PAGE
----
One year after it unilaterally turned to the United Nations and received recognition as a non-member observer state, the Palestinian Authority (PA) is not planning to back down from any of its demands from Israel.
While no official ceremony was scheduled Friday in the PA to mark the November 29, 2012 vote of the UN General Assembly, in anniversary comments published a day earlier, PA Chairman Mahmoud Abbas pledged to do everything possible to establish a Palestinian state with its capital in eastern Jerusalem.
The comments were published by the official PA news agency Wafa and quoted by AFP on Friday.
Abbas said that he would "never give up an ounce of the Palestinians' demands nor sign a peace agreement that failed to meet the aspirations of the people."
In a survey published this week 50.5 percent of PA Arabs questioned said that they viewed Abbas's decision to renew peace talks with Israel in July as "a mistake" and more than two-thirds expected the negotiations to fail.
In the months that have passed since the UN vote, Abbas has taken several steps to officially name the areas he controls "the State of Palestine", including ordering all of the PA's institutions to stop using the term "Palestinian National Authority” and start using the name “Palestine” and issuing “Palestine” passports.
The PA has threatened several times that if peace talks fail, it’ll turn to international institutions in its capacity as a non-member observer state in the UN and seek to sue Israel in the International Criminal Court.
Senior PLO official Hanan Ashrawi was quoted by AFP as having said that she wants to take the statehood campaign into the international area right away.
"I don't see why we are always under pressure not to go, and to postpone (diplomatic initiatives)," she told an audience in eastern Jerusalem on Thursday evening.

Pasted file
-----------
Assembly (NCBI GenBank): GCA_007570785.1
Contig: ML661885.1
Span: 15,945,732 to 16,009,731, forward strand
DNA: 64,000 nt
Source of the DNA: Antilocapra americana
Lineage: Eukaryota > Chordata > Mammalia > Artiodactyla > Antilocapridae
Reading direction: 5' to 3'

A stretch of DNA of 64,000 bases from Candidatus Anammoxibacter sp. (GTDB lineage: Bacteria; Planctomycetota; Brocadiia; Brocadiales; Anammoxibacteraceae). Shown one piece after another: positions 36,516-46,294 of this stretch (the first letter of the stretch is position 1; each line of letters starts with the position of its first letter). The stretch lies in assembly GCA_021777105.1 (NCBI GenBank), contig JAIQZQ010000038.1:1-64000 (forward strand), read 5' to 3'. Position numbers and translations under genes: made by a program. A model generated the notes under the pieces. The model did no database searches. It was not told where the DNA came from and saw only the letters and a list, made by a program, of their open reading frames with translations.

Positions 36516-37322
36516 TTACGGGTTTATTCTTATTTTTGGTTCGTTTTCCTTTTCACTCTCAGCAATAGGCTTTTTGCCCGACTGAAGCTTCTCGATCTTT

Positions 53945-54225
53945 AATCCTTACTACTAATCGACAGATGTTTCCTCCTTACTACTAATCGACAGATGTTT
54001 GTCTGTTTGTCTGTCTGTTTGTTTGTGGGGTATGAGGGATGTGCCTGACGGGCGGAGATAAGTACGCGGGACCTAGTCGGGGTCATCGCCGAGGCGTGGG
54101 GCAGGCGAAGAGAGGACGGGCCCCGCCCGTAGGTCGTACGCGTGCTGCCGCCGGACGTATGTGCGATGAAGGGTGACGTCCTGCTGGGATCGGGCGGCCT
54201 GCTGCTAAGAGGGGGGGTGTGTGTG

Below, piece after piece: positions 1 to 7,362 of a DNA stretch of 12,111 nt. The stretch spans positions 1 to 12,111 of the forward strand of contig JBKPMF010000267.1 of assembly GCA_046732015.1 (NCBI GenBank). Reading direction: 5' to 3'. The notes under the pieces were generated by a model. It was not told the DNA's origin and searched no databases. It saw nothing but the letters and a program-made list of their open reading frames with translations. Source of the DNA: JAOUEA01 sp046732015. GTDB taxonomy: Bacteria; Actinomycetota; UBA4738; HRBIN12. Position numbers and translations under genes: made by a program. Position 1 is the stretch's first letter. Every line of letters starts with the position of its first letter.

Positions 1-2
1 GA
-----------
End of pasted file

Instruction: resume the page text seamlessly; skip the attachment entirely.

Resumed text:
"That's one problem that has plagued the peace talks -- the exclusion of Palestine from enjoying the protection of (international) law," she claimed.
The PA has committed itself to continue with the current round of peace talks for nine months, but senior PLO negotiator Saeb Erekat said on Wednesday that he preferred not to wait the full nine months before turning to bodies such as the International Criminal Court.
Erekat's team tendered their resignations earlier this month in what they claimed was protest over Israeli construction in Judea, Samaria and Jerusalem. Abbas has so far refused to accept the resignations.
Meanwhile on Friday, Nabil Shaath, one of the senior officials in the PLO, declared in a Maariv interview that the PA will remain in talks until all of their terrorist "prisoners" are released - despite admitting that talks have tanked.
"We have committed to negotiations for a period of 9 months, and by then we hope to see all 104 of our prisoners released," Shaath claimed. He also noted that if not for the release of the more terrorists, PA negotiators would have left the peace talks entirely.
(Arutz Sheva’s North American Desk is keeping you updated until the start of Shabbat in New York. The time posted automatically on all Arutz Sheva articles, however, is Israeli time.)